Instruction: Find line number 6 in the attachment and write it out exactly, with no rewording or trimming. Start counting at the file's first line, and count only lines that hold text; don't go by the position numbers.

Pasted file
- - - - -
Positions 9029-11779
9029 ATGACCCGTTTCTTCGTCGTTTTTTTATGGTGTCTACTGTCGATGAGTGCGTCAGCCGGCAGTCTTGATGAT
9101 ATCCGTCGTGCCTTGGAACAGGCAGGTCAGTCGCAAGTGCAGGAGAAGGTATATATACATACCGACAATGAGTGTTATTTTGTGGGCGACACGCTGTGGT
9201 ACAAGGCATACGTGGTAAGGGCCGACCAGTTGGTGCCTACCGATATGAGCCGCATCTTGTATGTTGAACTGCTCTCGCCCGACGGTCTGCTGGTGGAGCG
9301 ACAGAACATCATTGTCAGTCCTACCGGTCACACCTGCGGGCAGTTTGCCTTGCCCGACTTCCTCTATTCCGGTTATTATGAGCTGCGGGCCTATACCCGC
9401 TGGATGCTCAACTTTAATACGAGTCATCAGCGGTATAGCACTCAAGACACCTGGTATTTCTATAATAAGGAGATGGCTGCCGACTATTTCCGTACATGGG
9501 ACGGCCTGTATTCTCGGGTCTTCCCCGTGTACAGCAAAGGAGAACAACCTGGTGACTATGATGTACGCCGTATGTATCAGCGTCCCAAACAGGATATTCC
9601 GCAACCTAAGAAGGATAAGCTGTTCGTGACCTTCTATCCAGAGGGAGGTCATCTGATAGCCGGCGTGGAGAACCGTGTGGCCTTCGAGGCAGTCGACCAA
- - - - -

9401 TGGATGCTCAACTTTAATACGAGTCATCAGCGGTATAGCACTCAAGACACCTGGTATTTCTATAATAAGGAGATGGCTGCCGACTATTTCCGTACATGGG